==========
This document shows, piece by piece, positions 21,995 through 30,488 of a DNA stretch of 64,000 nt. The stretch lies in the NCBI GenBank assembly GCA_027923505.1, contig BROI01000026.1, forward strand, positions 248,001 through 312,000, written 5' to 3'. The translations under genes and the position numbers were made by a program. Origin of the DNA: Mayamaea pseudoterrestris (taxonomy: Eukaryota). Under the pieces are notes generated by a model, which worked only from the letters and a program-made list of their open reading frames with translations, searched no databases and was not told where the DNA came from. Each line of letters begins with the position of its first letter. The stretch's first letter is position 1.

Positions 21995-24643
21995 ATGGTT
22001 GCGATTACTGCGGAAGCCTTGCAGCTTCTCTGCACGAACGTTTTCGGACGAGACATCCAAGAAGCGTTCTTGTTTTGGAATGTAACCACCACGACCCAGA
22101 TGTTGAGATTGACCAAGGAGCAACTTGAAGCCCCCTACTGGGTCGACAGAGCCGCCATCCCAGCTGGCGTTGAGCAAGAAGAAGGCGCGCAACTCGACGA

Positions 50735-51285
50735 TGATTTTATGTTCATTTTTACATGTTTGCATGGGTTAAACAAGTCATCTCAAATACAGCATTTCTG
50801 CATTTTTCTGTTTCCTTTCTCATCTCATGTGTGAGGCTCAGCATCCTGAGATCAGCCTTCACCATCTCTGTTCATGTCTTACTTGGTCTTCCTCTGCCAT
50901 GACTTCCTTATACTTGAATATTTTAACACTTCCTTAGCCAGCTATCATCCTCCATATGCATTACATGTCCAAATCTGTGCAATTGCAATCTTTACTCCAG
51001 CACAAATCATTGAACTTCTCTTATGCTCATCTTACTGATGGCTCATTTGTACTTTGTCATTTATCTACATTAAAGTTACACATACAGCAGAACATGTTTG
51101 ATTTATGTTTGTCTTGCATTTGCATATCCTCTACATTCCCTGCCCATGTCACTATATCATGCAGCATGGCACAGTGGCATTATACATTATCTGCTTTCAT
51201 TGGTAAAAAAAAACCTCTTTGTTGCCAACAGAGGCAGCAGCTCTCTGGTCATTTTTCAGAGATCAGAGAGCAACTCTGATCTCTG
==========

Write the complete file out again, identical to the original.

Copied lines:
This document shows, piece by piece, positions 21,995 through 30,488 of a DNA stretch of 64,000 nt. The stretch lies in the NCBI GenBank assembly GCA_027923505.1, contig BROI01000026.1, forward strand, positions 248,001 through 312,000, written 5' to 3'. The translations under genes and the position numbers were made by a program. Origin of the DNA: Mayamaea pseudoterrestris (taxonomy: Eukaryota). Under the pieces are notes generated by a model, which worked only from the letters and a program-made list of their open reading frames with translations, searched no databases and was not told where the DNA came from. Each line of letters begins with the position of its first letter. The stretch's first letter is position 1.

Positions 21995-24643
21995 ATGGTT
22001 GCGATTACTGCGGAAGCCTTGCAGCTTCTCTGCACGAACGTTTTCGGACGAGACATCCAAGAAGCGTTCTTGTTTTGGAATGTAACCACCACGACCCAGA
22101 TGTTGAGATTGACCAAGGAGCAACTTGAAGCCCCCTACTGGGTCGACAGAGCCGCCATCCCAGCTGGCGTTGAGCAAGAAGAAGGCGCGCAACTCGACGA

Positions 50735-51285
50735 TGATTTTATGTTCATTTTTACATGTTTGCATGGGTTAAACAAGTCATCTCAAATACAGCATTTCTG
50801 CATTTTTCTGTTTCCTTTCTCATCTCATGTGTGAGGCTCAGCATCCTGAGATCAGCCTTCACCATCTCTGTTCATGTCTTACTTGGTCTTCCTCTGCCAT
50901 GACTTCCTTATACTTGAATATTTTAACACTTCCTTAGCCAGCTATCATCCTCCATATGCATTACATGTCCAAATCTGTGCAATTGCAATCTTTACTCCAG
51001 CACAAATCATTGAACTTCTCTTATGCTCATCTTACTGATGGCTCATTTGTACTTTGTCATTTATCTACATTAAAGTTACACATACAGCAGAACATGTTTG
51101 ATTTATGTTTGTCTTGCATTTGCATATCCTCTACATTCCCTGCCCATGTCACTATATCATGCAGCATGGCACAGTGGCATTATACATTATCTGCTTTCAT
51201 TGGTAAAAAAAAACCTCTTTGTTGCCAACAGAGGCAGCAGCTCTCTGGTCATTTTTCAGAGATCAGAGAGCAACTCTGATCTCTG